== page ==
State News : North Carolina

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North Carolina



Written by: Lindsay Underwood

One of the hot topics in Workers’ Compensation over the past few years has been entitlement to extended benefits and what standard the courts would apply to determine the same. Most recently, the Court of Appeals issued a decision in one of the cases currently pending – Sturdivant v. NC Department of Public Safety. Interestingly, the opinion has since been withdrawn, and it is unclear how the Court will move forward at this juncture. Even so, the opinion merits discussion.

As a reminder, the key question presented by the extended benefits cases is what analysis the courts would use to determine entitlement to benefits beyond the 500 weeks. The plaintiff’s bar argued that the standard remains the same in pre-500 week and post-500 week cases. Defendants argued that benefits beyond the 500-week cap have an increased standard, such that a claimant has the burden to show a total loss of wage-earning capacity.

In Sturdivant, the claimant sustained a compensable injury to the back in 2011. Claimant was a high school graduate. He was certified to drive a forklift, had training in blueprint reading, and had CPR experience. The claimant had been on his church’s Board of Trustees since 2008. Four of the claimant’s physicians testified he could work and noted he could perform many of the essential functions of his prior job as a correctional officer. Claimant only started looking for work in January 2020 and produced a job log, but some of the entries were inaccurate. Defendants’ vocational expert met with the claimant, performed a transferrable skills analysis, performed a labor market survey and identified several jobs in the surrounding area that claimant was capable of performing. Claimant’s vocational expert testified claimant was unable to work at all. However, the vocational expert did not contact any potential employers, and only looked for jobs in Anson County. As a result, Deputy Commissioner Erin Taylor afforded more weight to the defendants’ vocational expert and determined that claimant could not show a total loss of wage-earning capacity and was not entitled to extended benefits beyond the 500-week cap on benefits.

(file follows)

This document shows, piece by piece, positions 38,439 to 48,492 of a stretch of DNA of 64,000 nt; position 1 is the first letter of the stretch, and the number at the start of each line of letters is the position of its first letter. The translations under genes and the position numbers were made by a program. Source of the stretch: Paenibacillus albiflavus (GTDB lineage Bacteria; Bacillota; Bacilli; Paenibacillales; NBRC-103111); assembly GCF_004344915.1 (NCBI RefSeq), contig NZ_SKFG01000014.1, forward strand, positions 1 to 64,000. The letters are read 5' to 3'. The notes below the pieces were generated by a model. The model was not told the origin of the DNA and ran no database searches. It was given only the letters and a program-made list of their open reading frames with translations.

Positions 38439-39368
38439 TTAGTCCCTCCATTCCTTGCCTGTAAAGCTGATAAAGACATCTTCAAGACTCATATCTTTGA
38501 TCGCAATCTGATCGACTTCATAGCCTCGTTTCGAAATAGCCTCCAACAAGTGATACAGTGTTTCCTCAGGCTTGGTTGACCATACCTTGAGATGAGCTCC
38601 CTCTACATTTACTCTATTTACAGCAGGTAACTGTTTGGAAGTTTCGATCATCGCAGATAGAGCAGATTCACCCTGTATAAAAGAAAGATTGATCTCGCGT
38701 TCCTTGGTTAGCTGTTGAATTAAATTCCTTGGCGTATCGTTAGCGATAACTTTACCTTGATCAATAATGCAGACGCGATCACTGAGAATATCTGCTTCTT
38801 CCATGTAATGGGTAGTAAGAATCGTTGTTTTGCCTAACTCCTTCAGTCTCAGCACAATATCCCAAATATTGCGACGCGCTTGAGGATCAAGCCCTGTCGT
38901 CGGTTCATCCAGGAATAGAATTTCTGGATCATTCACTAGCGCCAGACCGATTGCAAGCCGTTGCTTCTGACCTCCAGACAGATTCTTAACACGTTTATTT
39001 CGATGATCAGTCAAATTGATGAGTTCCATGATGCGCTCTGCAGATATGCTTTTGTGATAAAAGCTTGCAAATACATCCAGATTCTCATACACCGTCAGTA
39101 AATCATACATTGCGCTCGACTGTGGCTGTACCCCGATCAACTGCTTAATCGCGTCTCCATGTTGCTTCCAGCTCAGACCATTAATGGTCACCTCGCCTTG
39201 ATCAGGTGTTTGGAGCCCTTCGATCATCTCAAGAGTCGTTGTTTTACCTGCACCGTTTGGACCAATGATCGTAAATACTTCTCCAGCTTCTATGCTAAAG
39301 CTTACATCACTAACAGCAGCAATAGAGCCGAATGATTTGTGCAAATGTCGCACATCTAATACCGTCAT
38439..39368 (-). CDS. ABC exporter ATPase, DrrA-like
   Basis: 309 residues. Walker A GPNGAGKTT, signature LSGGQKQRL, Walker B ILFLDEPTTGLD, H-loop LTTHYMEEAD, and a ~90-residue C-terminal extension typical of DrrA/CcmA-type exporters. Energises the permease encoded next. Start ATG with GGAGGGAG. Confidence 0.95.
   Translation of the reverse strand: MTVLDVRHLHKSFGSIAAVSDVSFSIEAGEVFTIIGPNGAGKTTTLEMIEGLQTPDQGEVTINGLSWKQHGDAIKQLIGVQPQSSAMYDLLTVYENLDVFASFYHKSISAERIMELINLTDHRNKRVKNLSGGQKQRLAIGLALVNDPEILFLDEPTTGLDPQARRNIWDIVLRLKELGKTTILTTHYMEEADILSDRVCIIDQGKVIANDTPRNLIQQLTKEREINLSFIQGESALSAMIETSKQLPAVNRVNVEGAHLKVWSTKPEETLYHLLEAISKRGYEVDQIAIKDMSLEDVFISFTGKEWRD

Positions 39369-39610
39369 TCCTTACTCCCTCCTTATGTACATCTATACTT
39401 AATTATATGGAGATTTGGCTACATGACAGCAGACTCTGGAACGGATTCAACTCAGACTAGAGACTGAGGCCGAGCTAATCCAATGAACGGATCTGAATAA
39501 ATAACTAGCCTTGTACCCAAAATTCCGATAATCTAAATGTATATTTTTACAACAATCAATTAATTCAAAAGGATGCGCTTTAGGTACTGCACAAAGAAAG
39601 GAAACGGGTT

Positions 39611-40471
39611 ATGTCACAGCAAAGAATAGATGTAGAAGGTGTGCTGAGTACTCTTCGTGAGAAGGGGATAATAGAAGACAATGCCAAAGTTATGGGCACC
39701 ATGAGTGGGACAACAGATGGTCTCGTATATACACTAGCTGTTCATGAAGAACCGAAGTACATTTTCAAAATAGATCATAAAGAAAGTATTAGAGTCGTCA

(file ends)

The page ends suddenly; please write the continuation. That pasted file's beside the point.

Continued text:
Plaintiff appealed to the Full Commission, and the Full Commission affirmed the decision finding claimant failed to meet his burden to establish a total loss of wage-earning capacity. Plaintiff appealed to the Court of Appeals. The Court of Appeals agreed with the lower courts and affirmed the denial of extended benefits, but specifically noted that  the standard for total loss of wage-earning capacity and total disability are the same. Though they found that claimant still has the burden of proof to show they sustained the loss, the standard for disability does not change when a claimant applies for benefits beyond the 500 week cap. The Court further noted claimant could receive extended benefits even if not medically restricted from all work, if he showed there were no jobs available to him. Since the claimant did not meet his burden, he was not entitled to extended benefits in this case.

Though a victory for the Defendants in this specific case, the conclusion that there is no higher standard for disability once the claimant applies for extended benefits creates significant additional exposure for Defendants. However, as noted above, the Court has now withdrawn its opinion. It is unclear how they will proceed, or what this means for extended benefit cases moving forward. It should be noted that Mary Betts v. North Carolina Department of Health and Human Services – Cherry Hospital, is still pending before the Court of Appeals and a decision has not been issued in that case.

As we are somewhat back to square one when it comes to guidance in light of the withdrawal, our recommendations for handling remain the same: retain credible experts (both medical and vocational), investigate claimant’s job search, hobbies, and non-work related activities and participation, obtain a detailed understanding of claimant’s job history and educational background, and make sure your vocational expert meets with claimant to identify possible jobs and explore work history.